DIY root tabs made with dry fertilizers are an excellent way to nourish your aquarium economically and get great results. Lots of people use dry fertilizers to dose dry, or they mix them with water to make a solution and dose that way. There is also a way to make root tabs that are efficient and easy to make.
The clay that you use should be natural clay and not a plasticized or polymer based clay. You can find red clay online and at many of the larger department stores and hobby and craft stores in the pottery section. There are also pottery specialty suppliers it can be obtained from. The red clay has more iron than the grey colored clay but they will both work from our experimentation. The brand we used was Amaco Mexican Pottery and was bought from a hobby and craft supply chain in a 25 pound block but is available in other sizes. It came in a cardboard box and was wrapped in plastic.
It isn’t very difficult to make the root tabs and it is relatively cheap. Twenty five pounds of clay isn’t all that much and the dry fertilizers are fairly inexpensive too. Store your fertilizers so they stay dry and your clay so it stays moist and it will last a long time.
There are other alternatives to making clay ball root tabs but they have their advantages and disadvantages as well. The gelatin capsules in size 00 that use Osmocote Plus work well but it has the potential to create problems if it releases too much too fast. Another option is commercially available root tabs available at many pet stores and online. The commercially available root tabs are the most expensive and sometimes harder to find.
Making root tabs is a pretty easy process and only takes a few minutes and some space. Clear off a clean working space and put on some latex or nitrile gloves to keep your hands clean. The red clay may stain your hands and work surface. Both clays can get smeared into clothing or into furniture if you are careless. Have a small cup of clean tap water available to think the clay down if you need to.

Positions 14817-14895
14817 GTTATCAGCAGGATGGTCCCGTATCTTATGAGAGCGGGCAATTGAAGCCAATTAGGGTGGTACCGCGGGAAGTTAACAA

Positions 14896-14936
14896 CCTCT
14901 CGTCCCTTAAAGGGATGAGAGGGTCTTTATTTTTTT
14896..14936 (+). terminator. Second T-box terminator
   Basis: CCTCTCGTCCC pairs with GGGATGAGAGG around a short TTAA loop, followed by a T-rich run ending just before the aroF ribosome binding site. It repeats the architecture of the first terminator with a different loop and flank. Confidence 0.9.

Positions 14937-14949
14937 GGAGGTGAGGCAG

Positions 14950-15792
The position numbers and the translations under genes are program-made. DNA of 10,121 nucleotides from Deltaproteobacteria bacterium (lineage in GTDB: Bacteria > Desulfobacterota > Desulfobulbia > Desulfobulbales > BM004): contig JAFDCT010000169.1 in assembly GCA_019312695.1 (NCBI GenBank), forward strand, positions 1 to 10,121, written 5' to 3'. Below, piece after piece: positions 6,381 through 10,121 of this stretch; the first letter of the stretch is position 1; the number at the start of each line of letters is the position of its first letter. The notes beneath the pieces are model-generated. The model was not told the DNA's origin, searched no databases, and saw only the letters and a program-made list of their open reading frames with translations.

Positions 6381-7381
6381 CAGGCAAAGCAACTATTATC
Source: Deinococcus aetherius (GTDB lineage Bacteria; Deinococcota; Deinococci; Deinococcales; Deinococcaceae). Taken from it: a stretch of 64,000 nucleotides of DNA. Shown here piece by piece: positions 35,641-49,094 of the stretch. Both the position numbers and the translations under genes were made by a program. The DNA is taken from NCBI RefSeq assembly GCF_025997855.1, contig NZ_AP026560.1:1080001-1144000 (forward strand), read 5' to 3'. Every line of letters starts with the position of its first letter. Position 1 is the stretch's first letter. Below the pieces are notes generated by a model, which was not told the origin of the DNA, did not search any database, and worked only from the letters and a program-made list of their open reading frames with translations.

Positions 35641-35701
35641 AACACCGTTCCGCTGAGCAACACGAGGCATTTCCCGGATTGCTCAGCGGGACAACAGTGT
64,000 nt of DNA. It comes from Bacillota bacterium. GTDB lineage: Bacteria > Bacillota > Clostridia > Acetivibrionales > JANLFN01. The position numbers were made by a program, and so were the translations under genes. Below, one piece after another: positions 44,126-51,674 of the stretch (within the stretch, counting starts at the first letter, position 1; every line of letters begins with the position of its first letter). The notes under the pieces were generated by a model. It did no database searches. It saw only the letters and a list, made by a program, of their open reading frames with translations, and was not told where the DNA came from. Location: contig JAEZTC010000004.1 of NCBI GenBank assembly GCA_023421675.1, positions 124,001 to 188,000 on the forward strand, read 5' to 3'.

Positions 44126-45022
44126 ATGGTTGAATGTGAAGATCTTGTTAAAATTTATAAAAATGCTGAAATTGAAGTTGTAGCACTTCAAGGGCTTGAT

The dry fertilizer is mixed together as evenly as possible in a clean dry cup. The cup can be used to sprinkle the dry fertilizer over the flattened ball of clay. It doesn’t matter so much how thick the clay is as long as you can continue to fold the clay over on itself repeatedly to get it mixed throughout the clay. If you didn’t make the clay big enough you can just fold it and flatten it out and add more of the dry fertilizer until you have put all of your mixture in the clay. If it is too dry add a few drops of water here and there and continue until the fertilizer is evenly spread throughout the clay.
Once the clay is evenly saturated with the measured dry fertilizer you can approach individual tabs in several ways. The easiest way it to just pinch off portions and roll it into balls about 1 centimeter across. Another way is to roll the clay out into a long thin roll and cut it with a knife into portions. Once you have the root tabs rolled out you can decide to leave them round or flatten them gently to make a tab shape.
Once rolled out they need to be dried. They can be put in a dehydrator at 180 for several hours, or put in the oven. The tabs are less messy if they are fully dried in the dehydrator or in a windowsill or other similar place will work too. The less dry they are the faster you have to place them under the substrate for your plants.
Echinodorus are especially fond of root tabs as they are heavy feeders. I found that they worked very well also for larger cryptocorynes but some cryptocorynes can be finicky about fertilizer and melt back. Stem plants can also benefit from root tabs but those plants with a large root base are your bet gain from using root tabs. This is a working experiment with root tabs we worked on the Biotope One project and this was called Agrarium Bodendünger. We had very few problems with it and it worked well for emersed grown plants as well. We were happy with these clay root tabs and preferred them over the gelcap with Osmocote.
These root tabs are not hard to make and are very effective for heavy root feeders. Get some clay and some dry fertilizers and have a go at making some. You can add more or less of the micronutrients or macronutrients to cater to specific plants needs if you like. You can of course make larger or smaller tabs to suit your needs. That’s one of the great versatile benefits of dry fertilizers.
Recipe for DIY Root Tab Fertilizer
175 grams of clay
45 grams of CSM+B micronutrients
65 grams of K2SO4 Potassium Sulfate
35 grams KNO3 Potassium Nitrate
30 grams KH2PO4 Potassium Phosphate (monobasic)
This will make about 180 to 200 root tabs.